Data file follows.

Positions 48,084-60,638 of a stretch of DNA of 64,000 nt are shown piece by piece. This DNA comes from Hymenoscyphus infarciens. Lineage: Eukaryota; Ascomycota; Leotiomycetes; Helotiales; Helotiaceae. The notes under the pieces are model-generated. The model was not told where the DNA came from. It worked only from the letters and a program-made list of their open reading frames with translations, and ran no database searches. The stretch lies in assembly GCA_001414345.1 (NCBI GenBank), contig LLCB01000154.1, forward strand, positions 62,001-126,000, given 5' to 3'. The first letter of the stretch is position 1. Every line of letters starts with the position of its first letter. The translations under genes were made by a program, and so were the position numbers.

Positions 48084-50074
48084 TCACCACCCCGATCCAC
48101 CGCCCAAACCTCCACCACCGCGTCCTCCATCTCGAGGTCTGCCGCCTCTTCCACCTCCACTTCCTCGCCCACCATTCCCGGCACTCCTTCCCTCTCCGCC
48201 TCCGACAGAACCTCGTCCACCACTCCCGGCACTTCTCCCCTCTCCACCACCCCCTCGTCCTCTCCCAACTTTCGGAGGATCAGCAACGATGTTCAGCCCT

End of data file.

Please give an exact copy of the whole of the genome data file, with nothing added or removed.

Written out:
Positions 48,084-60,638 of a stretch of DNA of 64,000 nt are shown piece by piece. This DNA comes from Hymenoscyphus infarciens. Lineage: Eukaryota; Ascomycota; Leotiomycetes; Helotiales; Helotiaceae. The notes under the pieces are model-generated. The model was not told where the DNA came from. It worked only from the letters and a program-made list of their open reading frames with translations, and ran no database searches. The stretch lies in assembly GCA_001414345.1 (NCBI GenBank), contig LLCB01000154.1, forward strand, positions 62,001-126,000, given 5' to 3'. The first letter of the stretch is position 1. Every line of letters starts with the position of its first letter. The translations under genes were made by a program, and so were the position numbers.

Positions 48084-50074
48084 TCACCACCCCGATCCAC
48101 CGCCCAAACCTCCACCACCGCGTCCTCCATCTCGAGGTCTGCCGCCTCTTCCACCTCCACTTCCTCGCCCACCATTCCCGGCACTCCTTCCCTCTCCGCC
48201 TCCGACAGAACCTCGTCCACCACTCCCGGCACTTCTCCCCTCTCCACCACCCCCTCGTCCTCTCCCAACTTTCGGAGGATCAGCAACGATGTTCAGCCCT